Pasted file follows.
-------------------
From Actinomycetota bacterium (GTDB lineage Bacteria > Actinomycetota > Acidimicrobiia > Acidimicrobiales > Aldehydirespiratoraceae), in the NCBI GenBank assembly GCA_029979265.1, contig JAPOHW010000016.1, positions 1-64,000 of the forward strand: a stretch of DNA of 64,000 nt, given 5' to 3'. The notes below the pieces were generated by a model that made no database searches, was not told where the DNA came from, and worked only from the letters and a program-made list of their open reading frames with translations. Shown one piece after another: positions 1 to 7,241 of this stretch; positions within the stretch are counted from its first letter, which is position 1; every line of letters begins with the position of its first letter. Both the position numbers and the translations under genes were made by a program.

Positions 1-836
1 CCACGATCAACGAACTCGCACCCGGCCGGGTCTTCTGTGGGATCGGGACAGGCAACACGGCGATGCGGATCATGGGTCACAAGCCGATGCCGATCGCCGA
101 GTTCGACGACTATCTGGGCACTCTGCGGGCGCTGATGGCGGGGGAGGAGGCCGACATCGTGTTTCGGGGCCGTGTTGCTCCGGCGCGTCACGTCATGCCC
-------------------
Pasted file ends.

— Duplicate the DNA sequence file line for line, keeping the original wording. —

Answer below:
From Actinomycetota bacterium (GTDB lineage Bacteria > Actinomycetota > Acidimicrobiia > Acidimicrobiales > Aldehydirespiratoraceae), in the NCBI GenBank assembly GCA_029979265.1, contig JAPOHW010000016.1, positions 1-64,000 of the forward strand: a stretch of DNA of 64,000 nt, given 5' to 3'. The notes below the pieces were generated by a model that made no database searches, was not told where the DNA came from, and worked only from the letters and a program-made list of their open reading frames with translations. Shown one piece after another: positions 1 to 7,241 of this stretch; positions within the stretch are counted from its first letter, which is position 1; every line of letters begins with the position of its first letter. Both the position numbers and the translations under genes were made by a program.

Positions 1-836
1 CCACGATCAACGAACTCGCACCCGGCCGGGTCTTCTGTGGGATCGGGACAGGCAACACGGCGATGCGGATCATGGGTCACAAGCCGATGCCGATCGCCGA
101 GTTCGACGACTATCTGGGCACTCTGCGGGCGCTGATGGCGGGGGAGGAGGCCGACATCGTGTTTCGGGGCCGTGTTGCTCCGGCGCGTCACGTCATGCCC